Here’s an excerpt from the NY Times story by Patricia Cohen:
Among the things that Bill Marler feels passionately about are Washington State University (his alma mater), food safety and negotiation. So after he heard about a dustup on campus over the cancellation of a program requiring all freshmen to read the same book — Michael Pollan’s double-fisted examination of agribusiness, “The Omnivore’s Dilemma” — he stepped in to resolve it.
This month administrators said budget cuts forced them to suspend this year’s program, but some faculty members and students were skeptical. They suspected that the decision had less to do with money than with pressure from the state’s powerful agribusiness interests.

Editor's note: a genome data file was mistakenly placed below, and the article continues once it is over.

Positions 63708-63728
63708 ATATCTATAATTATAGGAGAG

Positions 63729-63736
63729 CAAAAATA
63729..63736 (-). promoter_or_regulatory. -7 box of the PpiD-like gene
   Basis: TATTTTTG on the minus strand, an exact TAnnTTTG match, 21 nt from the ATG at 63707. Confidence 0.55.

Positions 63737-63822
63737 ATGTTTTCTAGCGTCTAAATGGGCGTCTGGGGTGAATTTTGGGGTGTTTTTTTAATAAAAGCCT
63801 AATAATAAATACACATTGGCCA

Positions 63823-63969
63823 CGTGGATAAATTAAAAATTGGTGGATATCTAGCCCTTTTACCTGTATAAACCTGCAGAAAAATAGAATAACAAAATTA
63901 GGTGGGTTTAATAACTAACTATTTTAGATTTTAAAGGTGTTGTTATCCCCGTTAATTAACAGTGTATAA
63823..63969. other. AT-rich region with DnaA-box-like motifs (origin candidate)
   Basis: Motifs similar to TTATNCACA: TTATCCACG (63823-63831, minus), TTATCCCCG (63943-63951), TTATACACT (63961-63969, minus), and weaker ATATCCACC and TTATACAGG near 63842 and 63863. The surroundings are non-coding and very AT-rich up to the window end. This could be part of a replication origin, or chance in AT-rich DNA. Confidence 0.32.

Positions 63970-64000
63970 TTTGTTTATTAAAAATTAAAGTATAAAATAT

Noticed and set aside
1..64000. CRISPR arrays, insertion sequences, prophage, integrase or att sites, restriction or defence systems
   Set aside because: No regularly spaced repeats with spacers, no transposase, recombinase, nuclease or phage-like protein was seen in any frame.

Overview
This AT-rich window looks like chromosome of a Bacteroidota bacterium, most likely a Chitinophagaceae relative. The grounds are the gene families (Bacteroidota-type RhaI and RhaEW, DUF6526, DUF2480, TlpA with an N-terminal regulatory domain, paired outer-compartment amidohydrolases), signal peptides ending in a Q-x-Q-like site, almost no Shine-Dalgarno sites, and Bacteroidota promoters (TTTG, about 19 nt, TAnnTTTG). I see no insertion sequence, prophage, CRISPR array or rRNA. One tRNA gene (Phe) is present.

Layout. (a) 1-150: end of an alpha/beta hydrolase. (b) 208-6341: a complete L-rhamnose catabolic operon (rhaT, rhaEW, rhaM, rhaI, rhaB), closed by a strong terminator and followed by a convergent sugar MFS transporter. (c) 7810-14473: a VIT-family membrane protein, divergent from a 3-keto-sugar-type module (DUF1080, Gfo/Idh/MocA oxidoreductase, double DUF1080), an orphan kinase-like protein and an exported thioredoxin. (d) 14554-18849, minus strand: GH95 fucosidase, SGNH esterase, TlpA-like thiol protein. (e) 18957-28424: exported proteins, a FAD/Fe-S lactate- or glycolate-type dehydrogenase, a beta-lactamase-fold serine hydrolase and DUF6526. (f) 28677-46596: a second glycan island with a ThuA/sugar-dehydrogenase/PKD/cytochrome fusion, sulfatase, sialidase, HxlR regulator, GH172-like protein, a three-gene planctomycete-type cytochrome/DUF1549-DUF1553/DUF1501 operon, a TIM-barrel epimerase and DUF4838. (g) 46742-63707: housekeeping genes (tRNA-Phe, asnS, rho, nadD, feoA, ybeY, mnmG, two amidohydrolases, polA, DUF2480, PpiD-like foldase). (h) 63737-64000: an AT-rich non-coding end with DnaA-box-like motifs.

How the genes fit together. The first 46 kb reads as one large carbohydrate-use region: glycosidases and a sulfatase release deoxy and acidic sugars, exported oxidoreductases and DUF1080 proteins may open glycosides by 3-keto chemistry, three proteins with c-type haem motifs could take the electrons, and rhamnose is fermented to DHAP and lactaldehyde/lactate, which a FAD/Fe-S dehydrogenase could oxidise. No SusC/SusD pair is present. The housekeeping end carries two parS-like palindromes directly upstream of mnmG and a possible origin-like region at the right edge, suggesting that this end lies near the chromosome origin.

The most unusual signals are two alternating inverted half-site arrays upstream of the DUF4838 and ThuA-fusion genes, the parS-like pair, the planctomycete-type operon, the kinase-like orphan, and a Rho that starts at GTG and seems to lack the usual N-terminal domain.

After all, they pointed out, the university had already purchased 4,000 copies of the book (published by Penguin Press), which links the agriculture industry to obesity, food poisoning and environmental damage.
So Mr. Marler, a personal-injury lawyer who has received a Distinguished Alumnus award and served on the university’s Board of Regents for six years, figured that he would find out if money was really the issue by offering to pay the program’s estimated $40,000 shortfall. The result is that the common reading is back on.